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The Evanston Township High School Board of Education approved a new four-year teachers’ contract that keeps salaries and benefits competitive with neighboring districts and still allows ETHS to maintain a balanced budget for the next four years without resorting to budget cuts.

The teachers’ union overwhelmingly ratified the contract on May 21.

The agreement, which takes effect July 1, 2008, ties teacher salary increases to the Consumer Price Index (CPI) for the next four years.

Under state tax-cap laws, the CPI determines the amount of revenue school districts can raise from property taxes. Specifically, teachers will receive a 3-percent raise in year one; a 3.75-percent in year two; a 2- to 4-percent plus .75-percent in year 3; and a 2- to 4-percent in year four, depending on the CPI.

William Stafford, ETHS’s chief financial officer, said this salary structure is similar to that of other North Shore high school districts such as New Trier and Stevenson. ETHS teacher salaries will start at $47,589 for new, inexperienced teachers (up from $45,202) and top out at $107,593 for those with graduate degrees and 20 years of service.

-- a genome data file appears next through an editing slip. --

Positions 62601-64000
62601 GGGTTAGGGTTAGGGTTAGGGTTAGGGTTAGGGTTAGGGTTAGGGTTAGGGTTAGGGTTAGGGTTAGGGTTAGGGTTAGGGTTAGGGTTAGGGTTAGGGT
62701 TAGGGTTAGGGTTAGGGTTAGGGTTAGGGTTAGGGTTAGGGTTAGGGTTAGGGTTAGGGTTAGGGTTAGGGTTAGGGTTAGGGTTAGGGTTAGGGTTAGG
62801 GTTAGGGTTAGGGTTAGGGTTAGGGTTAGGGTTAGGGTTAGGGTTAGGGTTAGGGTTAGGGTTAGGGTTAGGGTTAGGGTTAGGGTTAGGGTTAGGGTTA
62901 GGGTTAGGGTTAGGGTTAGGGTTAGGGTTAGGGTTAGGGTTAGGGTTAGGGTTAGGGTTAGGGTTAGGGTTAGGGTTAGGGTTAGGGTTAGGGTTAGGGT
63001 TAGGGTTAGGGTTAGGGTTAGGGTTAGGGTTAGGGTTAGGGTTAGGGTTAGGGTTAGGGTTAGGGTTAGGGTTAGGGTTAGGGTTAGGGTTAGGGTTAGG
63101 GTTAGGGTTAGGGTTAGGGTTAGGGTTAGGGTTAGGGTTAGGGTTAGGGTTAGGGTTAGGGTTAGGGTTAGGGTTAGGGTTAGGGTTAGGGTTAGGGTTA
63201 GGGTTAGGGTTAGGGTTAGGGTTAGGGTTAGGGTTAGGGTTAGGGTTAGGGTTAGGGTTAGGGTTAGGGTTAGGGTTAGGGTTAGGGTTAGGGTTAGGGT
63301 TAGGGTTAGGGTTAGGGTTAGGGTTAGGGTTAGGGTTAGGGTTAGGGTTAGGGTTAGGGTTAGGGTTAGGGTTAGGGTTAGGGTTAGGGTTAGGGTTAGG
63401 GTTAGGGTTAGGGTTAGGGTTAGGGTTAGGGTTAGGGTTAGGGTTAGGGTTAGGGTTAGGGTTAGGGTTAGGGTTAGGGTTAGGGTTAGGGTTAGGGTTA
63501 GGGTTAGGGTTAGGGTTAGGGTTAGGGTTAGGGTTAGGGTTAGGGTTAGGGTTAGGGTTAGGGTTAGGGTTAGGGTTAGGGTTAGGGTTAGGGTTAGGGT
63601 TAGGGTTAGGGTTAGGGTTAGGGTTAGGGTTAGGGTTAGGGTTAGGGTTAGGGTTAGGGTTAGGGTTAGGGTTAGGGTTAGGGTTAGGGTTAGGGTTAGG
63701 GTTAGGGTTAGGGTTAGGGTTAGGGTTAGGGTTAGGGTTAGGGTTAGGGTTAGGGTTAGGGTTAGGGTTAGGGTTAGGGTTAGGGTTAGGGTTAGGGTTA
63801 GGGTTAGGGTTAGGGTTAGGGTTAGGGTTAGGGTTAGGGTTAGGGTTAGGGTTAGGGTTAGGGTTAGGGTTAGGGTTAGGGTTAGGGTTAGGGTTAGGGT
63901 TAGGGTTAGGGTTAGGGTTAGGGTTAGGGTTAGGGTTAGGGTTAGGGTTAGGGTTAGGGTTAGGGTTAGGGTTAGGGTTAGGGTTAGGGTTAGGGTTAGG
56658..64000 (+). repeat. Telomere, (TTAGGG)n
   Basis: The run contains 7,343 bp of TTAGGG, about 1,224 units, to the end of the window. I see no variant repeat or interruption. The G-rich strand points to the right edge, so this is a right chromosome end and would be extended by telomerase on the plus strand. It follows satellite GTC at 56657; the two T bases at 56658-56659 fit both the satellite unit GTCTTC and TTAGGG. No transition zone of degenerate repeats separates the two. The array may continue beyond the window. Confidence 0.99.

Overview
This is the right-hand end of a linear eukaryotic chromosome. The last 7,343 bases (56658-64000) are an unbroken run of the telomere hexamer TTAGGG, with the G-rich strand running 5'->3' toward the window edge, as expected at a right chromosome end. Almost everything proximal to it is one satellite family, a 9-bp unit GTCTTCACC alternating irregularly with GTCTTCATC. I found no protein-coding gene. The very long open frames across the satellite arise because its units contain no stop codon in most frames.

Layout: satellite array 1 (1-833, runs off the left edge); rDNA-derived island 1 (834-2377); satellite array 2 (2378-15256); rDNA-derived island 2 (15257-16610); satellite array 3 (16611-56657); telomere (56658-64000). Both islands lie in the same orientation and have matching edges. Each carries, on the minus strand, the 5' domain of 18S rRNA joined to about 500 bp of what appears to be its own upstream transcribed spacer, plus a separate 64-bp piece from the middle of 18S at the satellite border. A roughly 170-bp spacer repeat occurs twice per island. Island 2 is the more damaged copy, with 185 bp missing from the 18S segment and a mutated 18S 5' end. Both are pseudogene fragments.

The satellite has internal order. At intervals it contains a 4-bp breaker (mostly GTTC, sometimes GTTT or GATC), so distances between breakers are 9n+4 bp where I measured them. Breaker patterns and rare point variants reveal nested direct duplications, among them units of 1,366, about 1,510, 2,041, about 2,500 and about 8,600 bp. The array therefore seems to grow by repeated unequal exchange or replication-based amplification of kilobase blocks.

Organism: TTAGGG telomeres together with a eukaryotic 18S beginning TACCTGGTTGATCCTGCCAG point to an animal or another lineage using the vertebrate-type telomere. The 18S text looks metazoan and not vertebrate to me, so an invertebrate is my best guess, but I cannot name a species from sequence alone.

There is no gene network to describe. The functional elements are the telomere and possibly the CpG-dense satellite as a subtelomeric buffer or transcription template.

In addition, over the next two years, close to 14 percent of the ETHS faculty will retire under an early retirement incentive in the current contract that expires in June. Toya Campbell, ETHS human resources director, said, “This agreement keeps salaries and benefits very competitive at a time when we’ll have to do a lot to recruit and retain teachers. We all know there is a direct correlation between having an outstanding faculty and high student achievement.”

ETHS has experienced several years of fiscal disruption due to the cumulative negative affects of property tax caps on District 202 revenues, fluctuating interest rates that impact the District’s return on investments, and declining federal aid, among other factors. Since 2004, ETHS has cut approximately $3.85 million in educational programs and physical plant costs to bring the budget into balance.

“Both sides were aware of the need to be fiscally responsible,” said ETHS Superintendent Eric Witherspoon, adding, “We reached an agreement that is affordable and within the resources of the District. This contract positions us to maintain a balanced budget for the next four years without further cuts.”

David Futransky, president of the teachers’ council union, said, “Teachers are concerned with the rising cost of living, including the price of gas and food. We are comfortable with a fair economic package that recognizes the efforts our faculty puts forth to assist the students of ETHS.”